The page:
Your local firefighters care about your safety and want to make sure that you have options when a fire occurs in your home. Fire extinguishers are relatively inexpensive and may mean the difference between a small fire and the complete destruction of your home. Fire extinguishers can save lives and protect property by putting out a small fire or containing it until the fire department arrives.
According to the Federal Emergency Management Agency, an unwanted fire occurs every 10 seconds. The Consumer Product Safety Commission reports that there are more than 300,000 fires in residential homes every year. There are several steps you can take to protect yourself and your home. In addition to installing smoke and carbon monoxide detectors, every residential home should have at least two fire extinguishers available. However, it is important to recognize that a fire extinguisher has limitations and should only be used on a small fire. Since fires grow and spread rapidly, residents should immediately call 911, get everyone out of the home safely, and only fight the fire if it is small and contained with minimal smoke and heat.
Remember, you are never obligated or required to use a fire extinguisher and fight a fire! If you have even the slightest doubt about your control of the situation or your ability to fight the fire safely, just evacuate the area and call 911.
If you decide that the situation allows you to safely attempt to extinguish a fire using a fire extinguisher, consider the following questions and only attempt to fight the fire if the answer is yes to every question:
Is the area being evacuated? Has 911 been called? Is the fire small, contained and not spreading quickly? Is your escape path and exit clear? Is the smoke and heat tolerable? Is a fire extinguisher available? Does the type of fire extinguisher match the type of fire? Do you know how to use a fire extinguisher? Do you feel safe and comfortable attempting to fight the fire? Again, unless the answer to all of these questions is an absolute yes, do not attempt to extinguish the fire. Evacuate the area and call 911.
The United States Fire Administration recommends using the letters of the word PASS to help you safely and properly use a fire extinguisher. These are the four steps to take when using a fire extinguisher: Pull, Aim, Squeeze, Sweep. Pull the pin to release the locking pin while holding the extinguisher with the nozzle pointing away from you. Aim low and direct the nozzle of the extinguisher at the base of the fire. Squeeze the handles together slowly to discharge the contents of the extinguisher. Sweep the nozzle from side-to-side to cover the burning material.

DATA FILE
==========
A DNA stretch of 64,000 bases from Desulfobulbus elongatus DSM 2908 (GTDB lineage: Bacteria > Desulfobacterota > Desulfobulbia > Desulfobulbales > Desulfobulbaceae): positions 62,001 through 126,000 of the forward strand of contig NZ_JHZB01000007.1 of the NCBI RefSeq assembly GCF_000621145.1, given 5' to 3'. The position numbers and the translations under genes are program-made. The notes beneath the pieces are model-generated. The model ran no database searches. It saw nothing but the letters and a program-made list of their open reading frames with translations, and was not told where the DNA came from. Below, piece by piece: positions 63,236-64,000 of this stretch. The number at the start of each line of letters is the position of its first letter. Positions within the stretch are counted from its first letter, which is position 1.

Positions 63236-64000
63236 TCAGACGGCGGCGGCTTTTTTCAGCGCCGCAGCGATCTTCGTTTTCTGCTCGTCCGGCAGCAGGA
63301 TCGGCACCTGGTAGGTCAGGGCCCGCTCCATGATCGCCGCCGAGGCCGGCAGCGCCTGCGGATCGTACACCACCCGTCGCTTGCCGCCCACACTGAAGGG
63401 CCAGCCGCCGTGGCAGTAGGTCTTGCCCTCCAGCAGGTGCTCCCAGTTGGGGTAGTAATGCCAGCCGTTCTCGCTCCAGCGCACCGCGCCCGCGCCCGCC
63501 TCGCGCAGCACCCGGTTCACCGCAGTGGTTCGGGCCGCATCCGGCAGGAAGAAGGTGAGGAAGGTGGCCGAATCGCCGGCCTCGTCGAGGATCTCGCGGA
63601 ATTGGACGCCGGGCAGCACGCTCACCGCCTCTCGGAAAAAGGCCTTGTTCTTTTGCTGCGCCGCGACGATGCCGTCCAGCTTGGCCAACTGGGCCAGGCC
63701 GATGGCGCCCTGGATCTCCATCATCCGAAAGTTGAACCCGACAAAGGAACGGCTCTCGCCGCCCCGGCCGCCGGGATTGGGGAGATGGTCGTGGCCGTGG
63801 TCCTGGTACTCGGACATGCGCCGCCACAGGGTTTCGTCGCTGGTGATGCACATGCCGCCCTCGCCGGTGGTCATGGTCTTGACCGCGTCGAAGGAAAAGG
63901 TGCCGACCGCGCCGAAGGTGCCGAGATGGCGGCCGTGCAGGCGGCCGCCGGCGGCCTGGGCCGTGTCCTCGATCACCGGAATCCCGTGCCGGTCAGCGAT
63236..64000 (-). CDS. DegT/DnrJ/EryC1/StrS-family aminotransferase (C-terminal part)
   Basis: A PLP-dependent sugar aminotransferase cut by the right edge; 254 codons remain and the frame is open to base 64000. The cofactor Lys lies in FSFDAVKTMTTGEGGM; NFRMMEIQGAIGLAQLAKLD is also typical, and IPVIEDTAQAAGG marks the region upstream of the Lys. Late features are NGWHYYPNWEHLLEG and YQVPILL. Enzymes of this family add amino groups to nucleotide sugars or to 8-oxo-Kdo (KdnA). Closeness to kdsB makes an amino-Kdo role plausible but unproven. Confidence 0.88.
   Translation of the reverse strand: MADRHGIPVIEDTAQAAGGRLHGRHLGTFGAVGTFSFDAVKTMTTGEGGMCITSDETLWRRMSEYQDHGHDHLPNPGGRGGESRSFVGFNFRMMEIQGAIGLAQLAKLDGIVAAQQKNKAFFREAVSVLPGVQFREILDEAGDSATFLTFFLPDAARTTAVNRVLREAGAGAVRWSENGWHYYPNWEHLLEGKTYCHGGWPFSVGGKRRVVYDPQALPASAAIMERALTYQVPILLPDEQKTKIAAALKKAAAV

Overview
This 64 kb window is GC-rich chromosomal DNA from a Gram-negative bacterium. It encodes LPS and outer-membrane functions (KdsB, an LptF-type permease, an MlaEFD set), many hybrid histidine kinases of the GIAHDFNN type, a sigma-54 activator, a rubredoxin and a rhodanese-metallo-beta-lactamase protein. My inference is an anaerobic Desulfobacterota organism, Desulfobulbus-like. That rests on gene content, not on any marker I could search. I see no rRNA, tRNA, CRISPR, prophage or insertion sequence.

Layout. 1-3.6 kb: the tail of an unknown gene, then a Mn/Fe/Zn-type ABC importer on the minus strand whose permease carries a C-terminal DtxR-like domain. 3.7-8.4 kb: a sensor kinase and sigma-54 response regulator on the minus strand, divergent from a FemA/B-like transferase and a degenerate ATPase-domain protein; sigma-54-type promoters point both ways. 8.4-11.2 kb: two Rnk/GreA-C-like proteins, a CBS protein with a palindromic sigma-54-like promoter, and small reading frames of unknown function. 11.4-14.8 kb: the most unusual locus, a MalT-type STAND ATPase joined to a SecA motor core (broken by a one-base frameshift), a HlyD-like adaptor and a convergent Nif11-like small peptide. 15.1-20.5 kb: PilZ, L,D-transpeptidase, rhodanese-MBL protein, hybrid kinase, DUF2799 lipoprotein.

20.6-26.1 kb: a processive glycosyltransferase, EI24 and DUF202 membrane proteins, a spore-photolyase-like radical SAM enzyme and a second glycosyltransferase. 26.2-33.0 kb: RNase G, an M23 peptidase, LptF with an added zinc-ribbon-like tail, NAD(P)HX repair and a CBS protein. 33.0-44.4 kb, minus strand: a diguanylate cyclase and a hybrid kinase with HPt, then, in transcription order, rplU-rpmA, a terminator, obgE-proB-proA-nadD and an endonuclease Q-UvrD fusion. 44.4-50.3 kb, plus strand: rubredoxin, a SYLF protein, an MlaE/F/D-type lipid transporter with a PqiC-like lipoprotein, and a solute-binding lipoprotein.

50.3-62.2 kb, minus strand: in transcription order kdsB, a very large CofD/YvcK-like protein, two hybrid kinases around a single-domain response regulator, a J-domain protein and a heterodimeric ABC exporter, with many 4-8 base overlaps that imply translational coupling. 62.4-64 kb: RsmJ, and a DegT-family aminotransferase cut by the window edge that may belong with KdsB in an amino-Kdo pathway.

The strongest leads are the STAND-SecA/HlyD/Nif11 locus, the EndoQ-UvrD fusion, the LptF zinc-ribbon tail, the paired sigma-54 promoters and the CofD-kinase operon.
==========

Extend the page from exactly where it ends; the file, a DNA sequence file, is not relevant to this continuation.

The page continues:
Your local firefighters recommend that you install two multipurpose extinguishers that can be used on all types of home fires and are large enough to put out a small fire. Generally speaking, 5-pound dry chemical extinguishers are sufficient for most residential fires. Be sure to read the operating instructions and become familiar with the extinguishers. Place the extinguishers in visible locations that are close to exits and easily accessible; these include the top of the basement stairs, the kitchen, and the garage.
The National Fire Protection Association recommends that you inspect your fire extinguisher monthly and look for signs of damage. If the pressure gauge reads less than full, have the extinguisher recharged or replaced. Check to see that the extinguisher is not blocked by objects that could interfere with easy access during an emergency. Make sure that the nozzle is not obstructed and that both the pin and the seal are still intact. Inspect the outside of the extinguisher to ensure there are no dents, leaks, rust, or other signs of wear.
Remember, fire extinguishers are an important part of a fire response plan but the most important part is your safe escape. To help you survive a fire in your home, every household should have a fire escape plan, a designated meeting place, readily accessible fire extinguishers, and properly installed and functioning smoke detectors and carbon monoxide detectors.
Jane Perkins is a fire safety specialist for the Rhode Island Southern Firefighters League and captain of the Watch Hill Fire Department. If you would like to see a question answered in this column, please email email@example.com.